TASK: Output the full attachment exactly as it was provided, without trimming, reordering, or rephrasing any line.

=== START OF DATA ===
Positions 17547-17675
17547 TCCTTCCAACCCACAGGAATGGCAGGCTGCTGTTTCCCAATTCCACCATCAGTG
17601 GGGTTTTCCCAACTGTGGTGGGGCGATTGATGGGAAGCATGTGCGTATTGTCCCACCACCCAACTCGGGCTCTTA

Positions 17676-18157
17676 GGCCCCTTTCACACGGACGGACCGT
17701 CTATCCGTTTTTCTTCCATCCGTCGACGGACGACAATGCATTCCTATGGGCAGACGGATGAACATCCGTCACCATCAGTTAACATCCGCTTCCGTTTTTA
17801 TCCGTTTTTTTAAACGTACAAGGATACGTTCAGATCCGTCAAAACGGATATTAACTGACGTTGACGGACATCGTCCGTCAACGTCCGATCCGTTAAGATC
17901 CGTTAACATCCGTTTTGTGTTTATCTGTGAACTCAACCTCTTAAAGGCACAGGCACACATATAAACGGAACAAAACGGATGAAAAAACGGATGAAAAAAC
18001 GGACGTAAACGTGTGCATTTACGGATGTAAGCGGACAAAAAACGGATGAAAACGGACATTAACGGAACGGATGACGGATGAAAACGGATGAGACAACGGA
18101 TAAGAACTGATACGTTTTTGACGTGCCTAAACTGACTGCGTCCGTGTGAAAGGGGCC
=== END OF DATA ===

Positions 17547-17675
17547 TCCTTCCAACCCACAGGAATGGCAGGCTGCTGTTTCCCAATTCCACCATCAGTG
17601 GGGTTTTCCCAACTGTGGTGGGGCGATTGATGGGAAGCATGTGCGTATTGTCCCACCACCCAACTCGGGCTCTTA

Positions 17676-18157
17676 GGCCCCTTTCACACGGACGGACCGT
17701 CTATCCGTTTTTCTTCCATCCGTCGACGGACGACAATGCATTCCTATGGGCAGACGGATGAACATCCGTCACCATCAGTTAACATCCGCTTCCGTTTTTA
17801 TCCGTTTTTTTAAACGTACAAGGATACGTTCAGATCCGTCAAAACGGATATTAACTGACGTTGACGGACATCGTCCGTCAACGTCCGATCCGTTAAGATC
17901 CGTTAACATCCGTTTTGTGTTTATCTGTGAACTCAACCTCTTAAAGGCACAGGCACACATATAAACGGAACAAAACGGATGAAAAAACGGATGAAAAAAC
18001 GGACGTAAACGTGTGCATTTACGGATGTAAGCGGACAAAAAACGGATGAAAACGGACATTAACGGAACGGATGACGGATGAAAACGGATGAGACAACGGA
18101 TAAGAACTGATACGTTTTTGACGTGCCTAAACTGACTGCGTCCGTGTGAAAGGGGCC